But as far as the yuppie Indian youth of today are concerned, Gandhi’s relevance is confined to his portrait on currency notes. The reality is that for the youth, Gandhi is an outdated hero, who just doesn’t fit the Superman profile. Many youngsters would rather read ‘Mein Kampf’ than ‘My Experiments with Truth’. We speak of him unkindly, when in truth most of us just don’t know. But what is sad, perhaps even disgraceful, is that most of us don’t want to know, because most of us don’t really care.

But there are those who have taken the trouble to look into the Mahatma’s life a lot more closely than the rest of us. Many youngsters have devoted a lot of time to discover that Truth that Gandhi spent part of his life searching, and the remaining part, preaching. The greatness of the Mahatma is not only locked in history texts, but is still echoed in the spirit of a portion of the youth, sadly constituting only a minority.

Perhaps, when the rest of us learn to expand our horizons beyond the boundaries of ‘I’, ‘me’ and ‘myself’, and learn to tune in to the national conscience, the spirit of the Mahatma will inspire us again. The mark left on our nation by the teachings of Gandhi is indelible, and sooner or later they will regain their prominence. Then, perhaps, the memory of Mahatma Gandhi will occupy it rightful place in the heart of every Indian, instead of being relegated to two or three National Holidays.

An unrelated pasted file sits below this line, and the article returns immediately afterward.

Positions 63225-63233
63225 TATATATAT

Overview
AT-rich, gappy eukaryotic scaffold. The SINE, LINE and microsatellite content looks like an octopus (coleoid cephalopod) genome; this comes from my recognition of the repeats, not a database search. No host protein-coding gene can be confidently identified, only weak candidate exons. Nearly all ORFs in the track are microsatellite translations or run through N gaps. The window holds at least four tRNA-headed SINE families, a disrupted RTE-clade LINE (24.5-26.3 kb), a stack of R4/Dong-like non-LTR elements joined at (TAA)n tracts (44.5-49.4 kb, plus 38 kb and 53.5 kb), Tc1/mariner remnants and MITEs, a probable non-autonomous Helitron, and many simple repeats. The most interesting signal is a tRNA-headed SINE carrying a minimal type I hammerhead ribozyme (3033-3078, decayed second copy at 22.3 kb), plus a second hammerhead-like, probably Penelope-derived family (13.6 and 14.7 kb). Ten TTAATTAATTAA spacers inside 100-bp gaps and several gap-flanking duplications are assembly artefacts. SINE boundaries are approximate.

3 Responses to “Gandhi Who?”

  1. sorts out my thought processes…
    this is sensitive enough an issue to warrant research.
    well done…

  2. though i truly stand by the yuppie generation in trashing gandhi i believe my view wud hold i little more value than the ordinary because i’ve read his experiences with his so called truth and i’ve also read mein kampf…both of them excellent treatises in their own respective fields but the hiccup here is the application of both by their authors.gandhi’s ideology might have been very humanitarian..but the thing is did it help at all? did it have a semblance of control that wud make it functional? or was it just a disconnected discourse on an ideal life…one that he himself couldn’t see thru?

    as has been said by many,some learned,some deranged,and some who just said it for the heck of sounding cool[at the risk of sounding like that myself] it was pretty expensive keeping gandhi in poverty.my only problem is that after a great deal of research i could just come to a single conclusion that his so called austere existence was a big sham.as was his very very weak stand on the partition,the dominion status…and more. moreover ,where the renegades were dying by the dozen,he chose his ashram and with his band of nothings,just wailed on and on while half of his country was tortured,killed,kept hungry…blah blah.